While most companies are gearing up for their festive holiday parties this time of year, defense contractors are prepping for a Scrooge-worthy event.
Sequestration, the nightmarish concept that was never expected to occur, now appears to be coming to life. This week, the Pentagon got the green light from the Office of Management and Budget (OMB) to start planning for the automatic cuts that are set to kick in Jan. 2.
Sequestration means $1.2 trillion will be axed from federal spending over the next decade, and the defense community stands to feel the sharpest edge of that cut, or $500 billion.
Under the process, the Department of Defense will receive information from OMB about how to implement sequestration at the program, project and activity (PPA) level.
New obligations for DOD procurements are expected to take a 9.4 percent hit.
The San Diego Military Advisory Council (SDMAC), which has been a fierce opponent of sequestration since day one, hopes the DOD will get the ability to manage the cuts, rather than sustain an arbitrary across-the-board slice.
“That method treats the funding to mow the grass at Naval Base San Diego in the same manner as the funding to build the F-35. Which is pretty ridiculous,” said Larry Blumberg, executive director of SDMAC.
The membership organization, which holds monthly breakfasts with speeches from high-ranking military officials, held an unconventional “emergency” meeting in October to hash out what sequestration could mean for San Diego, where one out of four jobs is tied to the defense sector.
"Everyone thinks sequestration would be a disaster,” said Jim Schweiter, a partner at McKenna Long & Aldridge LLP in Washington, D.C., in an interview last month. “Everyone would like to avoid it. Unfortunately, so far no concrete steps have been taken to avoid it."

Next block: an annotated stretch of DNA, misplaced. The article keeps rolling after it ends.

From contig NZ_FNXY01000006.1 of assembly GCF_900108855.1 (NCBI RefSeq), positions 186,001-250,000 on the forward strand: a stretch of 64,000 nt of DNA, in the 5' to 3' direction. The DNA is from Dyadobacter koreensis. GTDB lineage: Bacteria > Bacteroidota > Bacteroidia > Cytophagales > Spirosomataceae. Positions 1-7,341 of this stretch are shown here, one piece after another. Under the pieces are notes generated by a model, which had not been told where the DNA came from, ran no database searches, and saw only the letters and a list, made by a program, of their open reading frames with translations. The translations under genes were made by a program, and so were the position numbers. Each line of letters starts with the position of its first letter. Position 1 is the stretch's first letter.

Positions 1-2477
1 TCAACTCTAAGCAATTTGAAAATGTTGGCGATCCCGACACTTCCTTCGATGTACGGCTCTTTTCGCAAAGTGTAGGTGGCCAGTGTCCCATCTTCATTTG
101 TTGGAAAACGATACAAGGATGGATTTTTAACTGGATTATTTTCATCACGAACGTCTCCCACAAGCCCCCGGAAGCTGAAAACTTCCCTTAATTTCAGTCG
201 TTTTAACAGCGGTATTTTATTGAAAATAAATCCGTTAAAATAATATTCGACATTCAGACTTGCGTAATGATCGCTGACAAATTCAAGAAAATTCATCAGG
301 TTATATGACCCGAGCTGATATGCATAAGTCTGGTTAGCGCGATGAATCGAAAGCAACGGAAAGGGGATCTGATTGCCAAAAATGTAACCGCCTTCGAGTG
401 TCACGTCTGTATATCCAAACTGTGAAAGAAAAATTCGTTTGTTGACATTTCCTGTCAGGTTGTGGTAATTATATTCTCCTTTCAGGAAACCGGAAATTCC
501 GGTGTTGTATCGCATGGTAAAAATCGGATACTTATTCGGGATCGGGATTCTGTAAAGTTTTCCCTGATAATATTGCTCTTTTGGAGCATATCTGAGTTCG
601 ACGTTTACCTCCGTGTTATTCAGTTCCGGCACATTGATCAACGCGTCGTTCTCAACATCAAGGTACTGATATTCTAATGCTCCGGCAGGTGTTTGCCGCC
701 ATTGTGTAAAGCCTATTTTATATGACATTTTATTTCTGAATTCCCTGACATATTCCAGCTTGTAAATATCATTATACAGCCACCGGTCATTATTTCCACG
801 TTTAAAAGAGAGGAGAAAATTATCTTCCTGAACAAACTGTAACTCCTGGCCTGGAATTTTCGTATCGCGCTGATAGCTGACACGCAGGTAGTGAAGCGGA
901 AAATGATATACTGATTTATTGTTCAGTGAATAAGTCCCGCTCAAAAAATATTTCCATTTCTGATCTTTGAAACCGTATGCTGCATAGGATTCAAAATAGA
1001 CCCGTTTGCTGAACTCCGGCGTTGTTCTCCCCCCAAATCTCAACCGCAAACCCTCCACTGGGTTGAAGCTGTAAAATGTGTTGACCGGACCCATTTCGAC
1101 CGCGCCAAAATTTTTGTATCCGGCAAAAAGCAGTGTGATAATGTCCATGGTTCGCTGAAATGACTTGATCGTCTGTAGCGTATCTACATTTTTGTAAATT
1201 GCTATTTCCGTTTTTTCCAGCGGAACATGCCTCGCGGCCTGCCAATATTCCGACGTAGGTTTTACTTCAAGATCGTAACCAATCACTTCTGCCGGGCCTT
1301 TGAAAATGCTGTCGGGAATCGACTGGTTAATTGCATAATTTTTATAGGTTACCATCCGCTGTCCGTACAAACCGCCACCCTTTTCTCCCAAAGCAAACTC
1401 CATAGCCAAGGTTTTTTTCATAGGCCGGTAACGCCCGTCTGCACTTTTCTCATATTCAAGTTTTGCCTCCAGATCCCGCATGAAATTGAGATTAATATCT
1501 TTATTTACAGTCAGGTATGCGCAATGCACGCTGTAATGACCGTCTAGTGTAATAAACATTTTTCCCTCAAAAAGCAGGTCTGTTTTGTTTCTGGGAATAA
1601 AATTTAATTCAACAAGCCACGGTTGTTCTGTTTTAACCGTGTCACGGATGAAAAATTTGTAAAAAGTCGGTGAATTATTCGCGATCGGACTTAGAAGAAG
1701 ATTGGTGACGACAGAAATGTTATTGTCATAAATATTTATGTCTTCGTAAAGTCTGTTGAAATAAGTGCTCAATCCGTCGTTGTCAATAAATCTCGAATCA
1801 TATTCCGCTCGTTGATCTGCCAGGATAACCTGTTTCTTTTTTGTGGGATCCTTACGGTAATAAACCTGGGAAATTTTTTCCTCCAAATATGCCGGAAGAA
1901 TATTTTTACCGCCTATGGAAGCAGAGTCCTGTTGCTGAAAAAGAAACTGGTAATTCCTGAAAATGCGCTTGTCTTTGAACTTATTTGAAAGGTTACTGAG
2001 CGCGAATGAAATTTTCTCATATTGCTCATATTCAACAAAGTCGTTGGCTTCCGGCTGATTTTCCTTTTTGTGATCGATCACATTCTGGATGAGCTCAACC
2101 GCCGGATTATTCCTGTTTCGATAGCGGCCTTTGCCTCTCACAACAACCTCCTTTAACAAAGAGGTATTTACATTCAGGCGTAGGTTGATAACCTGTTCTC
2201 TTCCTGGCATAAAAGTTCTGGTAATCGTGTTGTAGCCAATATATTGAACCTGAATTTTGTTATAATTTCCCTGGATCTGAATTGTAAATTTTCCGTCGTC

San Diego's defense community, however, has done its part over the past few months to speak up and warn others about sequestration.
Local military proponents traveled to Sacramento to spell out the cuts to state leaders, Rep. Duncan D. Hunter hosted a conference to brainstorm ways to beat the budget and the San Diego North Chamber of Commerce commissioned an unmanned aerial vehicle (UAV) study to quantify the immense impact of the industry on the county. In addition, a Washington, D.C.-based consulting firm was hired to lobby in the nation's capital on behalf of San Diego.
The 2011 Budget Control Act’s sequestration mandate means cuts will kick in across the government starting next year unless Congress and the administration agree on a solution.
“Congress and the president need to solve it because it is not only bad for the economy, but it also puts the national defense strategy in jeopardy,” said Blumberg.
Semantic Research, an 80-person software development company, hopes the nature of its service – helping the DOD make intelligent decisions based on large data sets – will save it from the chopping block.
“We are fortunate with our company that the products we make are very valuable to the intelligence community, and I’m glad we are not making bombers or big hardware,” said president and chief operating officer Charles Gillespie.
What keeps Gillespie up at night, however, is the uncertainty about what government spending will look like in the new year.
“We have lined up the customers, programs and agencies within the DOD who want to buy our products and services but they are sort of waiting to see," he said.